In the two previous articles, we discussed a shoemaker’s bench and a pair of worsted combs, all made by Brother Richard Woodrow. In this post we present a tool – a beam auger – that he made and used in his woodworking at the Center Family at Mount Lebanon. On April 13, 1850, a Shaker journalist noted in […]
In the two previous articles, we discussed a shoemaker’s bench and a pair of worsted combs, all made by Brother Richard Woodrow. In this post we present a tool – a beam auger – that he made and used in his woodworking at the Center Family at Mount Lebanon.
On April 13, 1850, a Shaker journalist noted in the Center Family journal: “R[ichard] B. W[oodrow] engaged something about building a boring machine &c.” Boring machines, or beam augers, were essential tools for framing heavy timber buildings. The various beams, posts, girts, rafter plates, sills, etc. in a building’s timber frame are connected using mortise and tenon joints – basically square (or most often rectangular) pegs fit into square (or rectangular) holes. Mortises – the holes – were made by drilling a series of one-and-one-half to two-inch round holes in a beam with a large auger. The holes were then fashioned into a rectangle with chisels to make them ready to receive the tenon. The tenon was made to fit in its corresponding mortise by shaping the end of a beam using saws and chisels. In a large building such as a Shaker barn, hundreds of such joints might be required. In the early 1850s, Brother Richard was faced with several timber framing projects – the largest of which was to be a huge new cow barn for the family’s herd. This project could have been the motivation for him to build a new beam auger.
Using the beam auger was pretty straightforward. Once the position for a mortise was marked on the beam, the tool was placed on the beam with the auger bit at one end of the marked out mortise. The timber-framer sat on the leather seat of the beam auger and turned the handles. On Brother Richard’s machine, the two-inch diameter twisted auger bit automatically dug into the beam – advancing deeper and deeper until it reached a pre-set depth at which time, without changing the direction the handles were being turned, the auger bit automatically reversed rotation and withdrew from the beam, returning to its original position. The operator then slid the machine to position the auger bit at the other end of the marked-out mortise and bored another hole. The auger was then positioned several more times to remove as much of wood between the first two holes as possible. With some cleaning up with a chisel the mortise was ready for its tenon. To watch a short demonstration of a commercially made beam auger being used, try this one-minute YouTube demonstration made at a timber framing class at the Maplewood Center for Common Craft in Greenwich, New York.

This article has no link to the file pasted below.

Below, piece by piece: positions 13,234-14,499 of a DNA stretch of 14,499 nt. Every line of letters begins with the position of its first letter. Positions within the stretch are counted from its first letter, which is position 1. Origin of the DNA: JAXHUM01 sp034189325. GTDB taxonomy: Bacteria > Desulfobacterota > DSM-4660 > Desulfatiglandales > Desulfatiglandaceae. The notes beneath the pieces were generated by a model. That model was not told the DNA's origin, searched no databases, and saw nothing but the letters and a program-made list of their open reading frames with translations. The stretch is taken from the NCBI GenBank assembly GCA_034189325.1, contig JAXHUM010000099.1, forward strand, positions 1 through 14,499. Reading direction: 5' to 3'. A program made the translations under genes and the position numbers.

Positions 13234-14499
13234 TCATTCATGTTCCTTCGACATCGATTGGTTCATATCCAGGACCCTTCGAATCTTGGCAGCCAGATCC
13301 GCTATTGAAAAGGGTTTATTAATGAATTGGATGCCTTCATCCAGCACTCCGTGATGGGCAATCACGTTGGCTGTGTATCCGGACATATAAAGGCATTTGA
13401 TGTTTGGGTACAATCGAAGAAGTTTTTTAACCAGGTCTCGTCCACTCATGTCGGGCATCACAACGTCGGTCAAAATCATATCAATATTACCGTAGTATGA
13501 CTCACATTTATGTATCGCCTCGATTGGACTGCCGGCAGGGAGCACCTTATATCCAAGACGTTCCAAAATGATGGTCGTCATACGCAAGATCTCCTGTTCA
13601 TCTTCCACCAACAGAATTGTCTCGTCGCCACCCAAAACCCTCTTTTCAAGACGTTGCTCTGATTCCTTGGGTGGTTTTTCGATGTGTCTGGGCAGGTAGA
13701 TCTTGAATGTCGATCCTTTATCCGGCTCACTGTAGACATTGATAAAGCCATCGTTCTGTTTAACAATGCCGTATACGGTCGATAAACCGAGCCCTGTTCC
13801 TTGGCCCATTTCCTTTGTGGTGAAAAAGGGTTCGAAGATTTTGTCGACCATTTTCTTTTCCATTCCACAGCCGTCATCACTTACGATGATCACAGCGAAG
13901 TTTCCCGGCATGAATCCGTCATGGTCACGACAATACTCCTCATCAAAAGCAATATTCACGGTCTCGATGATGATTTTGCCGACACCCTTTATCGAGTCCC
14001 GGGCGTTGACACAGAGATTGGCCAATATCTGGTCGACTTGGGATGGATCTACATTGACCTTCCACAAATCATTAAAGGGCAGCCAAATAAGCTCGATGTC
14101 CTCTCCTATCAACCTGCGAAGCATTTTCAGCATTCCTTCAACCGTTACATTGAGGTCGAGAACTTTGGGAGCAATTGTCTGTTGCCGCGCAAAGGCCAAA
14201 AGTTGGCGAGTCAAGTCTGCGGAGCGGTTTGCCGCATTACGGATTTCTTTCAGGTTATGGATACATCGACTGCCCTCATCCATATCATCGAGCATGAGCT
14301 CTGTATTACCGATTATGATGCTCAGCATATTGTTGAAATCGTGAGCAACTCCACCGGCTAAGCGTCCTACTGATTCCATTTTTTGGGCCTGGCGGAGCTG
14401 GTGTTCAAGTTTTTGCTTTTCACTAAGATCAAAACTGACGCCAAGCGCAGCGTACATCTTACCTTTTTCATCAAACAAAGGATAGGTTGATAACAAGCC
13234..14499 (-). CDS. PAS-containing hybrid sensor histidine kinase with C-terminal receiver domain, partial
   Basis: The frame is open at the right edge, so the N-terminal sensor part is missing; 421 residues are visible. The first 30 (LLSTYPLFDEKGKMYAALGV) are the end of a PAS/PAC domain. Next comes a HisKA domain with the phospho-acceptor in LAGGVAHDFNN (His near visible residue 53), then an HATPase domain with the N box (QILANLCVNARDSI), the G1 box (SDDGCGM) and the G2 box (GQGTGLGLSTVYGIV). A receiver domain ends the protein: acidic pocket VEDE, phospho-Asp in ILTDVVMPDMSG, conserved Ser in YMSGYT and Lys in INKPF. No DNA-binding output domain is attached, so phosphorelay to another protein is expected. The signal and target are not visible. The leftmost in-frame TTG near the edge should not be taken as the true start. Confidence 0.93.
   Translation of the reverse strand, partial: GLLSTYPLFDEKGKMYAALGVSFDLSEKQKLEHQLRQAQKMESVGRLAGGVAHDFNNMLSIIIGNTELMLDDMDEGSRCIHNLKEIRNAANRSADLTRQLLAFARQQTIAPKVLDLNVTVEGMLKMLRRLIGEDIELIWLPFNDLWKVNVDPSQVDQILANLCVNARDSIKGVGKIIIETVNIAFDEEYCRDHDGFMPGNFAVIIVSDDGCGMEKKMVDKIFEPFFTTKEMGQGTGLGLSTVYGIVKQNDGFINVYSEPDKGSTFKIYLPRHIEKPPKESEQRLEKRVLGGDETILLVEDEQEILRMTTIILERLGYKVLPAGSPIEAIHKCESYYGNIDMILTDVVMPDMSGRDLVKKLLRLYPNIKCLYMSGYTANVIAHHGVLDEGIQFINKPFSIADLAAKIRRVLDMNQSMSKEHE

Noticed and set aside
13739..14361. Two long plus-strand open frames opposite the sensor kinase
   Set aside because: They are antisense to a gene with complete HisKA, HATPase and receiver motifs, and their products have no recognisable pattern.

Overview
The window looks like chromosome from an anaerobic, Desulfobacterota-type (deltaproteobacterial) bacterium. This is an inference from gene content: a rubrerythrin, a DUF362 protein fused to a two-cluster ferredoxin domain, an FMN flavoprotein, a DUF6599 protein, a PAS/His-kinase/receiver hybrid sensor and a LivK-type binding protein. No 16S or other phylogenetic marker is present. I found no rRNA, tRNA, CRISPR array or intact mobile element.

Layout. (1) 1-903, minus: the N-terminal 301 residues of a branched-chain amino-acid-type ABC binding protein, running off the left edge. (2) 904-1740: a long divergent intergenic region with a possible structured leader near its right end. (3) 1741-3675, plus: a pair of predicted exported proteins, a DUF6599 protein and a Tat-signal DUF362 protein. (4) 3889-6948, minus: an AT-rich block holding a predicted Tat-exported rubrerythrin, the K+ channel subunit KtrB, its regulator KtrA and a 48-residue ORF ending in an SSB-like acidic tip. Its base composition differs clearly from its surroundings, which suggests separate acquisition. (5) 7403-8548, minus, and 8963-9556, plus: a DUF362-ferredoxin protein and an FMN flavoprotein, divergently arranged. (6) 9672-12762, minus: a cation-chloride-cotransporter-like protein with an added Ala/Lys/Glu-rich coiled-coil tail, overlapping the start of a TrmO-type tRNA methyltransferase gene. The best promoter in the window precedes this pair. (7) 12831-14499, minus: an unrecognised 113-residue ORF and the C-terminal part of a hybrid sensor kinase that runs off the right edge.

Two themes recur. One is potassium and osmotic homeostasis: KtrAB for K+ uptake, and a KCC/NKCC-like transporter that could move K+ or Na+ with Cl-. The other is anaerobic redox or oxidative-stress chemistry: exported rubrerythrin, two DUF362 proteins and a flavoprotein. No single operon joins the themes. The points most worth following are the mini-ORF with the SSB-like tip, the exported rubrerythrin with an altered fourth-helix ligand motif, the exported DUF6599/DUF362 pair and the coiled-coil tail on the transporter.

Brother Richard’s beam auger is more mechanically complex than most commercially made examples. Whether Woodrow was copying some mechanism he had seen elsewhere or whether the reversing feature and pre-set depth adjustment were his own inventions has not been determined. (We welcome comments from any students of mid-19th century beam augers.) Brother Richard stamped the date “1851” and his initials “R. W.” on both metal handles. Unlike the dated worsted combs, which he had no intention of using himself, he may have added his initials to this tool in the tradesmen’s tradition of identifying the tool as the one he used.
The beam auger was purchased locally in New Lebanon, New York, by Donald Carpentier, the founder of Eastfield Village, a private teaching museum in East Nassau, New York. Don consigned the auger to Northeast Auctions, Portsmouth, New Hampshire in 2008 and it was purchased at auction by the Shaker Museum.
Although this concludes our three-part discussion about Brother Richard Woodrow and three objects in the Museum’s collection made by him, it is likely he will reappear in a later posting since there are a few more items in the collection associated with his Shaker life and work.